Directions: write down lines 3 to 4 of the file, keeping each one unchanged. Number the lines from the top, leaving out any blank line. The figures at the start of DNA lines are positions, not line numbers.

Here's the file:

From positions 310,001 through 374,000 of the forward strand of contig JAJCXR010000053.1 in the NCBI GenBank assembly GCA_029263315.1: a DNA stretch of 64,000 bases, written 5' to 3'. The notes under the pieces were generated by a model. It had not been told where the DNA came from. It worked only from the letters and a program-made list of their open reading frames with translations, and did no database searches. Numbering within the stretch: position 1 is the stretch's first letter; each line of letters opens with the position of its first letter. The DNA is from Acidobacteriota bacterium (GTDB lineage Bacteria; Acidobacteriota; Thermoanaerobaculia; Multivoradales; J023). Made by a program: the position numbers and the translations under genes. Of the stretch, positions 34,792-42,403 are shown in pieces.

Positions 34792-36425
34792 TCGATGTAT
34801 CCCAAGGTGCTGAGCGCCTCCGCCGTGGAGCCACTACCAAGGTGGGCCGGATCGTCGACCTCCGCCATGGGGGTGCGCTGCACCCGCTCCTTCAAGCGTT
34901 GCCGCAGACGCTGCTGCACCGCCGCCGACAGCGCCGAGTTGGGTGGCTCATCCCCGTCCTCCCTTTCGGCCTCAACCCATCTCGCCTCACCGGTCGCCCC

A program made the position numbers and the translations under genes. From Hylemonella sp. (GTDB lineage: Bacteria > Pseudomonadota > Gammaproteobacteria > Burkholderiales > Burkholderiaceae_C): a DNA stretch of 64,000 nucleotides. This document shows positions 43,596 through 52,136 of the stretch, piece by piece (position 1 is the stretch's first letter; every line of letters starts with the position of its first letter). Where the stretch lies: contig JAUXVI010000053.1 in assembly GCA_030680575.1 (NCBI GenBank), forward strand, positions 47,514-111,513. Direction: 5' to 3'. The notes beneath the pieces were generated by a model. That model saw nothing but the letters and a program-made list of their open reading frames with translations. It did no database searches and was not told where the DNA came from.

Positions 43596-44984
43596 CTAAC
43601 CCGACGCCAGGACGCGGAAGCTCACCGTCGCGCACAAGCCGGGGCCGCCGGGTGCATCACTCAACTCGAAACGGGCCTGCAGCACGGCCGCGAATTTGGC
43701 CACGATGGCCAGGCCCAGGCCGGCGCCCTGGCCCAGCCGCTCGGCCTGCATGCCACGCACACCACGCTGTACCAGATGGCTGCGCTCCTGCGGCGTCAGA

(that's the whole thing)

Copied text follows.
34792 TCGATGTAT
34801 CCCAAGGTGCTGAGCGCCTCCGCCGTGGAGCCACTACCAAGGTGGGCCGGATCGTCGACCTCCGCCATGGGGGTGCGCTGCACCCGCTCCTTCAAGCGTT